4. It is wrong to read serial Nos. 4, 5 and 6 in Form A to suggest that even though the route is nationalised there must be private operatOrs. The Form is general. There may be on the same route both private operators and State Transport, or there may be only private operators or there may be only State Transport.

5. In the scheme the existence of private operators is specifically mentioned and it is further mentioned that they would continue to ply till the expiry of their current permits. We are unable to hold that even though the route is nationalised there must be private operatOrs. The private operators under the scheme in the present case were allowed to continue during the currency of their permits. Whether they will be allowed to operate after the expiry of their permits, will depend upon the policy of the Government. After the expiry of the current permits if the policy will allow for renewal of permits of the private operators, such renewal will have to be in accordance with law.

6. The scheme as modified and approved was published on 14 January 1974. All the details are there.

7. The second objection of the appellant was that the Minister did not give any reason in dealing with the objections of the appellant. Section 68-D of the Motor Vehicles Act states that the State Government may, after considering the objections and after giving an opportunity to the objector or his representatives and the representatives of the State Transport Undertaking to be heard in the matter, if they so desire, approve or modify the scheme. The provisions of the section speak about the approval or modification of the scheme. The Minister heard the objections for 2 days. The order of the Minister dated 24 September 1973 states that the scheme covering Ranchi-Bero Gumla was modified and approved as follows :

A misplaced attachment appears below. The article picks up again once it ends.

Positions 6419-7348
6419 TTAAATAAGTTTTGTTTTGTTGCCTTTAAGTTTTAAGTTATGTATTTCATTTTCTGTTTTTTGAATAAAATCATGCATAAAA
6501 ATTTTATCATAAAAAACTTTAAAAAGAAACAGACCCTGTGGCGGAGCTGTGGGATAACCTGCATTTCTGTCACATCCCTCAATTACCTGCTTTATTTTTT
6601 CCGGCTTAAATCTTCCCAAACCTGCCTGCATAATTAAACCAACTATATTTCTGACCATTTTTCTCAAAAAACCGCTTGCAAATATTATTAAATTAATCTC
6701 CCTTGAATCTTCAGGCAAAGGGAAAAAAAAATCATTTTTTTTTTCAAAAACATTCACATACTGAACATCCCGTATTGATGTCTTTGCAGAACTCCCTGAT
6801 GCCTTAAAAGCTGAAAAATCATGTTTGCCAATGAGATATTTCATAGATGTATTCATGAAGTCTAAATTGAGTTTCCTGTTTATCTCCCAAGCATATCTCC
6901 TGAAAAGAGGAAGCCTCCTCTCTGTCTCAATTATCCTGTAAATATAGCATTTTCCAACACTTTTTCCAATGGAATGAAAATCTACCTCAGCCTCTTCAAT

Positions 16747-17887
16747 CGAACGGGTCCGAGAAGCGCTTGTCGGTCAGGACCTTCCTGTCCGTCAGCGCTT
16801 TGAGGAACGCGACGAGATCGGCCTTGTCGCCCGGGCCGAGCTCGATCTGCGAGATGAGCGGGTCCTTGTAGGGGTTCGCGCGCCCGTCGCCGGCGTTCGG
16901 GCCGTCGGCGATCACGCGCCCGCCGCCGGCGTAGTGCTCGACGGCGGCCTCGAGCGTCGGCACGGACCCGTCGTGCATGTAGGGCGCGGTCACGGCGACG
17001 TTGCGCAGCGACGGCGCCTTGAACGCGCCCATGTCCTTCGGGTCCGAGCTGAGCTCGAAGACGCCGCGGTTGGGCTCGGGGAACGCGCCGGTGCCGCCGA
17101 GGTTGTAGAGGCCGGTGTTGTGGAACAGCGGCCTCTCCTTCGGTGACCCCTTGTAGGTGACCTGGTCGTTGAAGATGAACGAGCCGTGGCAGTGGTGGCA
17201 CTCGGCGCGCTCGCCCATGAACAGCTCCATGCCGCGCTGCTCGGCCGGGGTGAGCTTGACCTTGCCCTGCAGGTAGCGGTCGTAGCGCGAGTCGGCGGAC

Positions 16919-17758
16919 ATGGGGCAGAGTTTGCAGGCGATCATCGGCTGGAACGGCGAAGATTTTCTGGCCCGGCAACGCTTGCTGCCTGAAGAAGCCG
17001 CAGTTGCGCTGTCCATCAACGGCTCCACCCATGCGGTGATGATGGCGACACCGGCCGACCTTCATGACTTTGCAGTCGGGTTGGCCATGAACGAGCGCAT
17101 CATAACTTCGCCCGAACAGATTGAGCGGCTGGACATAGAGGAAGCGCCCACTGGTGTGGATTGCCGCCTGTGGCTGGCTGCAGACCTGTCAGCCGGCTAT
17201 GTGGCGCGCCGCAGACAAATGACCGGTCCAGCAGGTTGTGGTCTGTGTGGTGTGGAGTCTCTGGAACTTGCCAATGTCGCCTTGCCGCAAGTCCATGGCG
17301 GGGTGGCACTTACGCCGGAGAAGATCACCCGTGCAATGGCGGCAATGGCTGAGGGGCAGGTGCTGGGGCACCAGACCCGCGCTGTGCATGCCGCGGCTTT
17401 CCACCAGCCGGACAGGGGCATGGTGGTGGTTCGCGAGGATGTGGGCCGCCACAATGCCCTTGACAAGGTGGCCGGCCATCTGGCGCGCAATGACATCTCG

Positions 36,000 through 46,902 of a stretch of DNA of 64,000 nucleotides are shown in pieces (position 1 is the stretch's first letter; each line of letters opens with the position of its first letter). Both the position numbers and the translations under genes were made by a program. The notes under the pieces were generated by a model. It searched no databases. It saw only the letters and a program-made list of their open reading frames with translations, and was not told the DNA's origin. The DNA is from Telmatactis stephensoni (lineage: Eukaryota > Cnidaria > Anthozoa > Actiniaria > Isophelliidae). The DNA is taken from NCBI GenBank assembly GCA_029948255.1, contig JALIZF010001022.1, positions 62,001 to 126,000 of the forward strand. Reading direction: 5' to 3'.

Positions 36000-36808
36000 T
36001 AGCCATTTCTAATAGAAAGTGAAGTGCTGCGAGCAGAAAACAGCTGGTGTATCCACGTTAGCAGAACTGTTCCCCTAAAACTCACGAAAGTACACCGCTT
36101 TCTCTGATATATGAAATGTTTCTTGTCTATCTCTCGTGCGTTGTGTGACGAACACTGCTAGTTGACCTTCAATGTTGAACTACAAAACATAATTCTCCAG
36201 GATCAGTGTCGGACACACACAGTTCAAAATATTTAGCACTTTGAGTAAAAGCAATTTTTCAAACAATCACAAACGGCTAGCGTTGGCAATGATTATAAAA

The existing services operated by the private operators shall not be affected and they would continue to operate. No fresh permit shall be granted to private operators and the Corporation shall ply only Express services on this route. The other schemes covering Ranchi-Kuru-Chandwa-Daltonganj via Benibad, (ii) Muzaffarpur Motihari and (iii) Muzaffarpur-Darbhanga via Benibad are approved.

8. Approval and modification of the scheme indicates that the scheme is efficient and adequate. No finding of fact is necessary on each and every separate objection. See Capital Multi Purpose Co-operative Society B ho pal and Ors. v. State of Madhya Pradesh .

9. The third contention was that on the route Ranchi-Bero Gumla private operators were allowed to operate and thereby monopoly was conferred on them. The contention is wrong. No monopoly is conferred on the private operators who were allowed to continue to operate. It means they were allowed to continue to operate in accordance with the permits. Operation, after the expiry of current permits, would depend on the policy of the Government whether there would be any renewal and if there would be any renewal, that should be in accordance with law.

10. The fourth contention was that the hearing concluded on 18 August, 1973 but the Government took into consideration letter dated 23 August 1973 written by the State Transport Corporation. This allegation was mentioned in the affidavit-rejoinder. The State had no opportunity to deal with the allegation. This allegation is not made in the writ petition. The appellant, therefore, cannot be allowed to agitate on that ground.

11. All the contentions fail. The appeal is dismissed. Parties will pay and bear their own costs.